• An IUD (‘Mirena’ or ‘Paragard’).  An intrauterine device (IUD) is a small, “T”-shaped device, which is placed into the young woman’s uterus by a health professional. There are two types of IUDs prescribed for teens: the ‘Mirena’ IUD releases low levels of progestin for up to five years; ‘Paragard’ releases copper instead of progestin for up to 10 years. IUDs work by temporarily changing the lining of the uterus.
  • Emergency contraception. This is an option if a teen has had unprotected sex. It provides a short burst of hormone. It is most effective if taken as soon as possible, but it may be taken up to five days later.   

Choosing an effective option. Make sure that your teen has a doctor who knows all of these options. To be effective, contraception must be used on a consistent schedule. Depo, ‘Implanon’, and the IUD don’t require the teenager to remember something every day, every week, or every three weeks, so these contraceptives are more likely to be effective. The American College of Obstetrics and Gynecology has said that “IUDs should be offered as a first-line choice” for contraception in teens.

My advice: talk with your teenager ... really talk. Start before you think she or he might be sexually active. Talking about sex and contraception does not mean a parent is saying “okay” to teen sex. On the contrary, providing this information in a sensitive way, along with the reasons why it would be better to wait to have sex, may encourage a teenager to delay his or her first sexual experience. And this talk may prevent an unintended pregnancy.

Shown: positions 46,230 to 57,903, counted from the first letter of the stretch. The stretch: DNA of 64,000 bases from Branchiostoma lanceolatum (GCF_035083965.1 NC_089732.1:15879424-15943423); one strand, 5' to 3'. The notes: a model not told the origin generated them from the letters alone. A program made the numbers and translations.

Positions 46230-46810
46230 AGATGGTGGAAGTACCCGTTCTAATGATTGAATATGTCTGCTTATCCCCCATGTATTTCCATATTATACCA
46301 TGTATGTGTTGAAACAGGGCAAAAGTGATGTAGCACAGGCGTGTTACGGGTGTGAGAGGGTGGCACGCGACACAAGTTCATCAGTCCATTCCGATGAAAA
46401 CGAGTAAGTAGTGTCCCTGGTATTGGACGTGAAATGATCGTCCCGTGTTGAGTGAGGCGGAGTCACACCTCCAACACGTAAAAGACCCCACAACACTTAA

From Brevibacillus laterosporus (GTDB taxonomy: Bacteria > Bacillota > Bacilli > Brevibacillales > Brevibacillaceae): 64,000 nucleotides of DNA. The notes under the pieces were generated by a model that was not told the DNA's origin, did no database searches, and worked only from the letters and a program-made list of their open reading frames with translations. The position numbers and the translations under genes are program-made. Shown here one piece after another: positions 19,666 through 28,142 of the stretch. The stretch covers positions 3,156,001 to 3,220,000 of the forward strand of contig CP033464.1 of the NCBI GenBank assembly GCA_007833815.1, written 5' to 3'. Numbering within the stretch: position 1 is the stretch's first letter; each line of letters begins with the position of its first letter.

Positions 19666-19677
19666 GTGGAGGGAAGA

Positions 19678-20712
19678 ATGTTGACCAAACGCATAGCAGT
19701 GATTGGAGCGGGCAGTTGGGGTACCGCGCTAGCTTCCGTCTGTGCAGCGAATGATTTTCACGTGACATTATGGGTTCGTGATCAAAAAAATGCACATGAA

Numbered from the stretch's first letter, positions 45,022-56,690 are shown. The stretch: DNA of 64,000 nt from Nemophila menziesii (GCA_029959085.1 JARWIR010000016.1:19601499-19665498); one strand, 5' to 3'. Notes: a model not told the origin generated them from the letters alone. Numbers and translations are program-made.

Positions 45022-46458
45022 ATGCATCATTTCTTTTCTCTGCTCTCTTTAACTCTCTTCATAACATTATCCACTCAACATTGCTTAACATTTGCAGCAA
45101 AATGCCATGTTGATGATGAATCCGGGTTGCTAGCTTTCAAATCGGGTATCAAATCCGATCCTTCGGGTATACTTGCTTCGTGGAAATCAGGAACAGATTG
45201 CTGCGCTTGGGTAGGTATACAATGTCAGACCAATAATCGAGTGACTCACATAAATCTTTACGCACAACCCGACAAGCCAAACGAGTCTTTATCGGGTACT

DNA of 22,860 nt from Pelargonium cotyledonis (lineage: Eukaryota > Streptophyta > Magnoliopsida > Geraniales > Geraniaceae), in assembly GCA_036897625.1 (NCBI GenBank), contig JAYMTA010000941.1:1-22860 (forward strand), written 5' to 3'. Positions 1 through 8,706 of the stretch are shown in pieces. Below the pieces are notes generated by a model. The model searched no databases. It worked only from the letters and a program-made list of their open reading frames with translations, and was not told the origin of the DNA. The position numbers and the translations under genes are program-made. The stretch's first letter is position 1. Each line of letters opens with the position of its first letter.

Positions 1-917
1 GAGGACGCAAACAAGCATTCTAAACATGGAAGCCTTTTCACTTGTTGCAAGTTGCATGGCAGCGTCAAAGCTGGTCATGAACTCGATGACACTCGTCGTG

Have you and your teen talked ... really talked?

Rima Himelstein, M.D., is a Crozer-Keystone Health System pediatrician and adolescent medicine specialist. 

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Sarah Levin Allen, Ph.D., CBIS Assistant Professor of Psychology at Philadelphia College of Osteopathic Medicine
Stephen Aronoff, M.D., M.B.A. Chair of the Department of Pediatrics at Temple University Hospital
Peter Bidey, D.O. Medical Director of Family Medicine at Philadelphia College of Osteopathic Medicine
Christopher C. Chang, MD, PhD, MBA, FAAAAI, FACAAI Associate Professor of Medicine in division of Rheumatology, Allergy and Clinical Immunology at UC Davis
Katherine K. Dahlsgaard, Ph.D. Lead Psychologist of The Anxiety Behaviors Clinic at Children's Hospital of Philadelphia
Gary A. Emmett, M.D., F.A.A.P Director of Hospital Pediatrics at TJU Hospital & Pediatrics Professor at Thomas Jefferson Univ.
Magee DeFelice, M.D. Chief of Allergy and Immunology at Nemours/Alfred I. duPont Hospital for Children
Hazel Guinto-Ocampo, M.D. Chief of Pediatric Emergency Services at Nemours duPont Pediatrics/Bryn Mawr Hospital
Rima Himelstein, M.D. Adolescent Medicine Specialist at Crozer-Keystone Health System
Jessica Kendorski, PhD, NCSP, BCBA-D Associate Professor in School Psychology/Applied Behavior Analysis at Philadelphia College of Osteopathic Medicine
Anita Kulick President & CEO, Educating Communities for Parenting
Janet Rosenzweig, MS, PhD, MPA VP for Programs & Research for Prevent Child Abuse America
Beth Wallace Smith, R.D. Registered Dietitian at Children's Hospital of Philadelphia
Emiliano Tatar, M.D. Pediatrician at Einstein Healthcare Network Roxborough Plaza
Jeanette Trella, Pharm.D Managing Director at The Poison Control Center at CHOP
W. Douglas Tynan, Ph.D., ABPP Director of Integrated Health Care for American Psychological Association
Flaura Koplin Winston, M.D., Ph.D. Scientific Director of the Children’s Hospital of Philadelphia’s Center for Injury Research and Prevention